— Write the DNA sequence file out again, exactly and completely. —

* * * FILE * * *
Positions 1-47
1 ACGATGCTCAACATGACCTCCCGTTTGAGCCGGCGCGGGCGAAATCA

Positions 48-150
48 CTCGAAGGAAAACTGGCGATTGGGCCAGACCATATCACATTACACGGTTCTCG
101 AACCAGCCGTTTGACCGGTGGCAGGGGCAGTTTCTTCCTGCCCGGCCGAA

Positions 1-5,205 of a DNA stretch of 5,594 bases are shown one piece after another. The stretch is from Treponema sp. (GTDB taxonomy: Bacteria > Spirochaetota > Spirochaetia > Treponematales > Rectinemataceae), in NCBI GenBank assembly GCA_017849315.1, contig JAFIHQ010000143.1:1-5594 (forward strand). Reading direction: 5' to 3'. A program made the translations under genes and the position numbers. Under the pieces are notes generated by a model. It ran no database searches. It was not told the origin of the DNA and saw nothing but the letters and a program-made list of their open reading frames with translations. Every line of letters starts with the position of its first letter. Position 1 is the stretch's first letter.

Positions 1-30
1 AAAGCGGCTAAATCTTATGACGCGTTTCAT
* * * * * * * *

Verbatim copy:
Positions 1-47
1 ACGATGCTCAACATGACCTCCCGTTTGAGCCGGCGCGGGCGAAATCA

Positions 48-150
48 CTCGAAGGAAAACTGGCGATTGGGCCAGACCATATCACATTACACGGTTCTCG
101 AACCAGCCGTTTGACCGGTGGCAGGGGCAGTTTCTTCCTGCCCGGCCGAA

Positions 1-5,205 of a DNA stretch of 5,594 bases are shown one piece after another. The stretch is from Treponema sp. (GTDB taxonomy: Bacteria > Spirochaetota > Spirochaetia > Treponematales > Rectinemataceae), in NCBI GenBank assembly GCA_017849315.1, contig JAFIHQ010000143.1:1-5594 (forward strand). Reading direction: 5' to 3'. A program made the translations under genes and the position numbers. Under the pieces are notes generated by a model. It ran no database searches. It was not told the origin of the DNA and saw nothing but the letters and a program-made list of their open reading frames with translations. Every line of letters starts with the position of its first letter. Position 1 is the stretch's first letter.

Positions 1-30
1 AAAGCGGCTAAATCTTATGACGCGTTTCAT